Like An Erector Set Writ Large

IMG_6025In downtown Cleveland they are slowly tearing down one of the colossal bridges that spans the Flats.  The steel girder skeleton has now been exposed, and it looks exactly like something we would build during childhood with an erector set.

It’s interesting to see the disassembly process, but a bit unnerving, too.  The criss-crossing pieces of steel look very flimsy and delicate when they are laid bare, and it’s hard to imagine they bore so much weight for so long.

The Flats

IMG_5406“The Flats.”  It’s been the name for the heavy industrial area around the Cuyahoga River, next to downtown Cleveland, since time immemorial.

“The Flats.”  The moniker is apt.  The topography is low and level, perfect for unloading barges and freighters and running railroad track to haul the ore and coal and other raw materials off to Lorain and Youngstown, Akron and Dayton.

IMG_5410It once must have been an extraordinary, crowded bustling place, one of the engines of the American industrial age, chock full of shouting men and whistles, pallets being hoisted into the sky and swung wide, carts and rail cars rolling ponderously past, pellets and cinders and smoke and dust.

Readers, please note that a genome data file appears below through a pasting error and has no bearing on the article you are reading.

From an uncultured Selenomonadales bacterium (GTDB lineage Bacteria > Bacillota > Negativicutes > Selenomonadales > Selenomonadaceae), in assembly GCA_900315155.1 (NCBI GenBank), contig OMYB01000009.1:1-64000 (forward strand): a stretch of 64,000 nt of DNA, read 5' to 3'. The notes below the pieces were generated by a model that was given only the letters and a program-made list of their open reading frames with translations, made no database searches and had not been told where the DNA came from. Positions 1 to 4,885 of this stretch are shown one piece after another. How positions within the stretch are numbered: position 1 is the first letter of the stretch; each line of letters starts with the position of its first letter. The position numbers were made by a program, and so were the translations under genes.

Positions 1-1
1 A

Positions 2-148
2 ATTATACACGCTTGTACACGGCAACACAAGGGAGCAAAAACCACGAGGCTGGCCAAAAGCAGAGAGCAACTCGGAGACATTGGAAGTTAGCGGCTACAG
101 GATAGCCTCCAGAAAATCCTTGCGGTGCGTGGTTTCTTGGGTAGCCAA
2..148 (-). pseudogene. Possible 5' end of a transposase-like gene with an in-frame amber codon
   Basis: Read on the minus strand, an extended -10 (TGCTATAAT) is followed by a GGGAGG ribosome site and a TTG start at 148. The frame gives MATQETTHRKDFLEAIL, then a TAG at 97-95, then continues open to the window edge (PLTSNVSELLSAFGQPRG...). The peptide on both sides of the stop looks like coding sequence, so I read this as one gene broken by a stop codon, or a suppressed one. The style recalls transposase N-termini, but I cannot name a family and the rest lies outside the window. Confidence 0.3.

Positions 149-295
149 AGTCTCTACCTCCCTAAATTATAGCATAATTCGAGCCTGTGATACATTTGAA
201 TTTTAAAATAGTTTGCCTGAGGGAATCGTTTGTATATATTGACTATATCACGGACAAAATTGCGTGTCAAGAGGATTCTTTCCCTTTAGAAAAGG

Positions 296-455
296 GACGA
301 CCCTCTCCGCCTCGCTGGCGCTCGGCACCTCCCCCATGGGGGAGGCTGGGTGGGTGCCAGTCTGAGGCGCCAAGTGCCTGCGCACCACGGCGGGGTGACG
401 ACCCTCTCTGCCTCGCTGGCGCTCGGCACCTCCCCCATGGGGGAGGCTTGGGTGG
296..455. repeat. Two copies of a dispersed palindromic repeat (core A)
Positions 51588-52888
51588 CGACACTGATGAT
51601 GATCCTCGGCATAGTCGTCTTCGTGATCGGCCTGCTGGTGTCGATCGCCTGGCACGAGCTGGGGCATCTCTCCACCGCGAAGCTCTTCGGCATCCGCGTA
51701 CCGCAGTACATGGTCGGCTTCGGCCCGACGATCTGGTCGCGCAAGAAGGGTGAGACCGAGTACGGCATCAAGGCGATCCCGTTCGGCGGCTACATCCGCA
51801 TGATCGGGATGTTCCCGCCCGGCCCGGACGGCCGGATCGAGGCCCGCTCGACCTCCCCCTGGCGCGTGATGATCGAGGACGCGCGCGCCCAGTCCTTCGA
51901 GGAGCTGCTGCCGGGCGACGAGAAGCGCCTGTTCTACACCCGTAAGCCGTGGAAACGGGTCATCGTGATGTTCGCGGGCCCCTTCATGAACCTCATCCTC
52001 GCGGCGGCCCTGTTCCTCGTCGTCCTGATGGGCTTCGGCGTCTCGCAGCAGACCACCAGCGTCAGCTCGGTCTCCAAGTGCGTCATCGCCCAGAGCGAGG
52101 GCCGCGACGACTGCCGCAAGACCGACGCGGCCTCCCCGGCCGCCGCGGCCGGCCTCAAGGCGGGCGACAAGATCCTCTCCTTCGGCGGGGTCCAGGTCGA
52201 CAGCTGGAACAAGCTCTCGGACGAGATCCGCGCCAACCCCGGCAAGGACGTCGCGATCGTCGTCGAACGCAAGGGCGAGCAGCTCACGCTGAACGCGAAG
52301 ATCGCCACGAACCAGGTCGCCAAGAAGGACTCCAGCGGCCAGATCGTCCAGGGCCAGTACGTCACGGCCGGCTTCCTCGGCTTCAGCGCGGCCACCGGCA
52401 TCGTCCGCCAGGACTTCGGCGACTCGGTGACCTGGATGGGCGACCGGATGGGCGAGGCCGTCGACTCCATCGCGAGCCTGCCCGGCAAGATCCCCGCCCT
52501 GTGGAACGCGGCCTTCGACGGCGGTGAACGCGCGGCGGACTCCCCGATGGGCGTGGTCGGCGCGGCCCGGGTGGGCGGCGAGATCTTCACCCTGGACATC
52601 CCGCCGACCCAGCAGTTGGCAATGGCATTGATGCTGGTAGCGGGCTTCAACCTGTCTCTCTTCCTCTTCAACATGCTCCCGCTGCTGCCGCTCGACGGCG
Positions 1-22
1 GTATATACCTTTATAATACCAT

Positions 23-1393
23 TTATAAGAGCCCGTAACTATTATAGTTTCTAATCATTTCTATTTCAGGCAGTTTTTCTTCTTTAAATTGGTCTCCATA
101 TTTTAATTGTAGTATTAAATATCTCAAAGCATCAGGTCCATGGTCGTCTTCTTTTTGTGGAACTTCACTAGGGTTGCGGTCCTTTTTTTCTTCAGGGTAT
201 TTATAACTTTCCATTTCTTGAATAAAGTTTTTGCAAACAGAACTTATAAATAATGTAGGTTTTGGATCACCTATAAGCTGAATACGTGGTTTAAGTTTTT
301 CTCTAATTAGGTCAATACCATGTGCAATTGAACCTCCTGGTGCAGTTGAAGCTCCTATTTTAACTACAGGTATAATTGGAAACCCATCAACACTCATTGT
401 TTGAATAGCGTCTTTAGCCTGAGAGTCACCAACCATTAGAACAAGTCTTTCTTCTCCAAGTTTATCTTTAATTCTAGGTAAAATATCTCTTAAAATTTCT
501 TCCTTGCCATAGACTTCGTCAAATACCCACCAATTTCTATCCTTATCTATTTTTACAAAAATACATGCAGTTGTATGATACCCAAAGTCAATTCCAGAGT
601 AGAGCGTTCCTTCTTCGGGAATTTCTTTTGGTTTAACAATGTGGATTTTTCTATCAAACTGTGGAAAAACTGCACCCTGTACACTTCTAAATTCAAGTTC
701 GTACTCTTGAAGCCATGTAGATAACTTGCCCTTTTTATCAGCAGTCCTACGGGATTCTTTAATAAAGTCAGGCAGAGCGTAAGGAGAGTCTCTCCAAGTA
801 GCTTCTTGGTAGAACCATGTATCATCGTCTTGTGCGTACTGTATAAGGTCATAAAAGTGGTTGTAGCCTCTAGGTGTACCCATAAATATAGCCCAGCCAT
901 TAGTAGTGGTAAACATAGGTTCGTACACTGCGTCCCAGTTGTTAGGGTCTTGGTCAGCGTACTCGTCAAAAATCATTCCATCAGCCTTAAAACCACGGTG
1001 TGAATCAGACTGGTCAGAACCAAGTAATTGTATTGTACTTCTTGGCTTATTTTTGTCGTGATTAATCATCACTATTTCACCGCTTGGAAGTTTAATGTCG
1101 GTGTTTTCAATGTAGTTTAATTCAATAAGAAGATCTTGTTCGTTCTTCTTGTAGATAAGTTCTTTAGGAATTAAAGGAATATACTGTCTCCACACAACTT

“The Flats.”  It’s an area that has been squashed and crushed by countless heavy loads and heavy machines.  Now it’s been left prostrate and depressed by economic forces beyond its control, empty and desolate on a Sunday afternoon, with only seagulls circling overhead, crying out to the scudding clouds.

The Flats.  It’s still there, with its many special bridges that lift far above the water to allow the freighters to glide slowly by, its rusting railroad spurs, its loading areas and piles of slag and cracked, weedy concrete and brick and highway overpasses that loom far overhead.  It served before, and it could serve again.

If you want to get a sense of how the wheels of commerce turned back at the turn of the 20th century and how things have changed since those long ago days, the Flats is a good place to visit.IMG_5412

The Graceful Beauty Of A Colossal Bridge

In my stroll through the Flats area of Cleveland early Wednesday morning, I was struck by this view of the shoreway bridge spanning the Cuyahoga River and the gravel yards and industrial facilities along the riverbed.  The bridge, which has been painted bright blue, is a gigantic construct when viewed from below, but it nevertheless has a kind of graceful, spidery beauty as it curves away into the distance far overhead.

Bridges and other well-designed forms of municipal infrastructure can be as artistic and lovely as the most high-priced piece of public art.